Recipe: Persian style rice

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Prefer it served warm, but it is just as nice cold. Add some cooked chicken and make it a meal in one.

I first came across this rice dish travelling through South America.

We ended up camped in the grounds of a small motel, run by an Australian woman, who was married to an Iranian man. He ran this wonderful little restaurant in the motel, with the menu based on Persian cuisine.

This is a version of the fabulous rice dish he made. I hope you love it as much as I do. I prefer it served warm, but it is just as nice cold. Add some cooked chicken and make it a meal in one. It’s worth the effort.

For more tasty ideas, visit 4X4 Australia’s Bush Cooking recipes.


  • Large pinch saffron threads
  • ¼ cup boiling water
  • 2 cups Basmati rice
  • 80g butter (it must be butter for the flavour, margarine won’t work)
  • Zest from one orange
  • ½ cup raisins – roughly chopped
  • ½ cup diced dried apricots
  • ¼ cup dried currants
  • ¼ cup pistachio kernels – chopped
  • ¼ to ½ cup slivered or flaked almonds – toasted
  • ¼ cup pine nuts – toasted (optional)
  • 6 fresh dates – sliced (optional, I wouldn’t bother unless using fresh dates)
  • ½ to whole pomegranate – seeds only (optional)
  • Salt and pepper to season


  • Combine the saffron and boiling water in a small bowl, stir and leave to infuse for 15 to 30 minutes.
  • Put the rice into a bowl and pour over some boiling water (enough to cover) and stir. Then drain and rinse.
  • Bring a large pot of water to the boil, add the rinsed rice, give it a stir and cook until just tender.
  • Drain and set aside. If you have the time, spread the cooked rice out in a large, shallow tray and put it in the fridge overnight to allow it to dry out a little before using the next day.
    Put half of the butter in a large frying pan and place on the heat; when the butter is foaming (but not burning) add the drained rice and the saffron along with the infused water and stir through thoroughly (the rice will become a gorgeous golden colour).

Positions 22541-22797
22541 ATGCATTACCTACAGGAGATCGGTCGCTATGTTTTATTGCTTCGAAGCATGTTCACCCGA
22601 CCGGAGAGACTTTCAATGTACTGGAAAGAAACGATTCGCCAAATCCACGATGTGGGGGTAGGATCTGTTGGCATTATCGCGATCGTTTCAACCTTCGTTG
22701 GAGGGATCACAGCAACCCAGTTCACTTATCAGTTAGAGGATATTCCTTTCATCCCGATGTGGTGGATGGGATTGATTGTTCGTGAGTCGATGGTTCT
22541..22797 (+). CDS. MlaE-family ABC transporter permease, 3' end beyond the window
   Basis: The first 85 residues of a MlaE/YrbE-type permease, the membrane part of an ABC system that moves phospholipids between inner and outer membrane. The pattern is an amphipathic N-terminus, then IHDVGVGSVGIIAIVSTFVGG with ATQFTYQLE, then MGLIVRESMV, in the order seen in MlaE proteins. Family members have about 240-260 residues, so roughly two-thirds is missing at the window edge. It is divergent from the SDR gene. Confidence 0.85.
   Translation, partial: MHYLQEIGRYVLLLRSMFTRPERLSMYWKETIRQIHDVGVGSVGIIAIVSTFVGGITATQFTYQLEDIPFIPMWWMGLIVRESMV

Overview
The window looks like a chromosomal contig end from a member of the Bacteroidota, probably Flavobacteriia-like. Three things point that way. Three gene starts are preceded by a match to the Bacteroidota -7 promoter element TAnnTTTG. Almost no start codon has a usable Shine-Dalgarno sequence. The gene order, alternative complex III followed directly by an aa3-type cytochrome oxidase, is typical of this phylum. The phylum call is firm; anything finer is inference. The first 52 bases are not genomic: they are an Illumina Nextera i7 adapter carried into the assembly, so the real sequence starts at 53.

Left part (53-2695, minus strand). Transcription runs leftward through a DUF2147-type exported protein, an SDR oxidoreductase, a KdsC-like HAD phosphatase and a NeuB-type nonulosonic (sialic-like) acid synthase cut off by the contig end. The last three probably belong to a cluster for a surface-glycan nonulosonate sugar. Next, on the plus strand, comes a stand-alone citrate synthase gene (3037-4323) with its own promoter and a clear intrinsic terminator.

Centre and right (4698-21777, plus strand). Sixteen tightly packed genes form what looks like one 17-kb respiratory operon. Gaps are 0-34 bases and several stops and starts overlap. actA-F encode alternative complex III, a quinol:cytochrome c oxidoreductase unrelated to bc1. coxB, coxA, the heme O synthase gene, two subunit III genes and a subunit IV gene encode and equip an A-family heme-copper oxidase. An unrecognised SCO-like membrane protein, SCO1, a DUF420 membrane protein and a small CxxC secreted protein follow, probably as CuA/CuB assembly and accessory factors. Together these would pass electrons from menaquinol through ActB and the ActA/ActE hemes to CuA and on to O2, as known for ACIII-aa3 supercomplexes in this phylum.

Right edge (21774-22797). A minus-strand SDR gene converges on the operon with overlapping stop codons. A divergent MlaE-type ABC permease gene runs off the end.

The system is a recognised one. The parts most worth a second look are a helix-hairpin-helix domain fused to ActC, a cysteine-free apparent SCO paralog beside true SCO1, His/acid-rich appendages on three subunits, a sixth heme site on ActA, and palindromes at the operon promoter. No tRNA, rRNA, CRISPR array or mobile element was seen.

• Keep stirring until the water is absorbed then turn the heat to low.
  • Add the rest of the butter and all of the remaining ingredients (except the dates, pomegranate, salt and pepper) to the pan and mix through until the ingredients are well distributed. Cover with a lid and continue to cook for a few minutes.
  • Remove from the heat and add the dates and pomegranate. Mix through and season to taste.


  • To get the pomegranate seeds from the fruit, cut the fruit in half, place one half fruit side down over the palm of your hand, fingers spread, and hold it over a dish and give the outer skin of the fruit a good ‘whack’ with a large wooden spoon, or something similar.
  • If the fruit is ripe, the seeds should drop out easily and fall through your fingers into the bowl. If any of the ‘white pithy inner flesh’ drops out with the fruit, remove it.
    You can also add 1 tsp sumac, ¼ cup of fresh coriander or some cooked chicken.

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